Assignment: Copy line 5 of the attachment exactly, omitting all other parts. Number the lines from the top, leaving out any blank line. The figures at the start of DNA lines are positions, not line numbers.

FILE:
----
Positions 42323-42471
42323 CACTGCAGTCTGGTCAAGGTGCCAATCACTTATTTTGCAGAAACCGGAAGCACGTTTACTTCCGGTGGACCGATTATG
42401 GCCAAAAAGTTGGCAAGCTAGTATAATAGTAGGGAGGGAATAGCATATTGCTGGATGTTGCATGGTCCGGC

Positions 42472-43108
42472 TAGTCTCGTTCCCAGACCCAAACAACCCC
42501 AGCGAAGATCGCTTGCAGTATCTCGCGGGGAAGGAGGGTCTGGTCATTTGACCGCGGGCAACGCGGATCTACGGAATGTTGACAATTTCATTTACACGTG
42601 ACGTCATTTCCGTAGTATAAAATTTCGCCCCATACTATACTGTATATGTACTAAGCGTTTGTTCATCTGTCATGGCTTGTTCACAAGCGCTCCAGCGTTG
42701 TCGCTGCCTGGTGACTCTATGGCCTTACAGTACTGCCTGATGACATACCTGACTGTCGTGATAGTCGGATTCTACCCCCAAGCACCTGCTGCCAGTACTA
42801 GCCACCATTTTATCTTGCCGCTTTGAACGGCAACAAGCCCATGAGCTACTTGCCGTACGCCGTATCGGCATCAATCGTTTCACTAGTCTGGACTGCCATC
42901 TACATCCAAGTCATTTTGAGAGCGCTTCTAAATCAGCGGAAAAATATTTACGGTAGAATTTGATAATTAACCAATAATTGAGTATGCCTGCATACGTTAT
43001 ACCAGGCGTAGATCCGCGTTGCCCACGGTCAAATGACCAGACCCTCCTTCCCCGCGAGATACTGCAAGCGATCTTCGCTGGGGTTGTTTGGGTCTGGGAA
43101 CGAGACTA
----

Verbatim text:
42472 TAGTCTCGTTCCCAGACCCAAACAACCCC